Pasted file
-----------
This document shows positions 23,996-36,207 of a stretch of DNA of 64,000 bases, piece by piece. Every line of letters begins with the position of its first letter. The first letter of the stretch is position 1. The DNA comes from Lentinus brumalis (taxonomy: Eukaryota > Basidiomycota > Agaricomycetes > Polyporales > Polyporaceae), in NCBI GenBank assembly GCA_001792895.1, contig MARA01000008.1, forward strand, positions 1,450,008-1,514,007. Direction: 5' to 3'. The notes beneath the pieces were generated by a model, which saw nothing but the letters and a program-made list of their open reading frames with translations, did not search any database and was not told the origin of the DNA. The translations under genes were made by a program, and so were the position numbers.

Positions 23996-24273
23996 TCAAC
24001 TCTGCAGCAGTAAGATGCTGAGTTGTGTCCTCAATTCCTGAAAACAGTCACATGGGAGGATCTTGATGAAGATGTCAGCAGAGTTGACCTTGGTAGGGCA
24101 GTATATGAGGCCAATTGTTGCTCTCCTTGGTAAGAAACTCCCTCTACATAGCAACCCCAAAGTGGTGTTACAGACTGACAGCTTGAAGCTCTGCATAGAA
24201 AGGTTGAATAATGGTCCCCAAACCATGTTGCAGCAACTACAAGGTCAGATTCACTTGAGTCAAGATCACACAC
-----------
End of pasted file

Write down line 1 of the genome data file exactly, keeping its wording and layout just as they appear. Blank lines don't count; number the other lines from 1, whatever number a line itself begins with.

This document shows positions 23,996-36,207 of a stretch of DNA of 64,000 bases, piece by piece. Every line of letters begins with the position of its first letter. The first letter of the stretch is position 1. The DNA comes from Lentinus brumalis (taxonomy: Eukaryota > Basidiomycota > Agaricomycetes > Polyporales > Polyporaceae), in NCBI GenBank assembly GCA_001792895.1, contig MARA01000008.1, forward strand, positions 1,450,008-1,514,007. Direction: 5' to 3'. The notes beneath the pieces were generated by a model, which saw nothing but the letters and a program-made list of their open reading frames with translations, did not search any database and was not told the origin of the DNA. The translations under genes were made by a program, and so were the position numbers.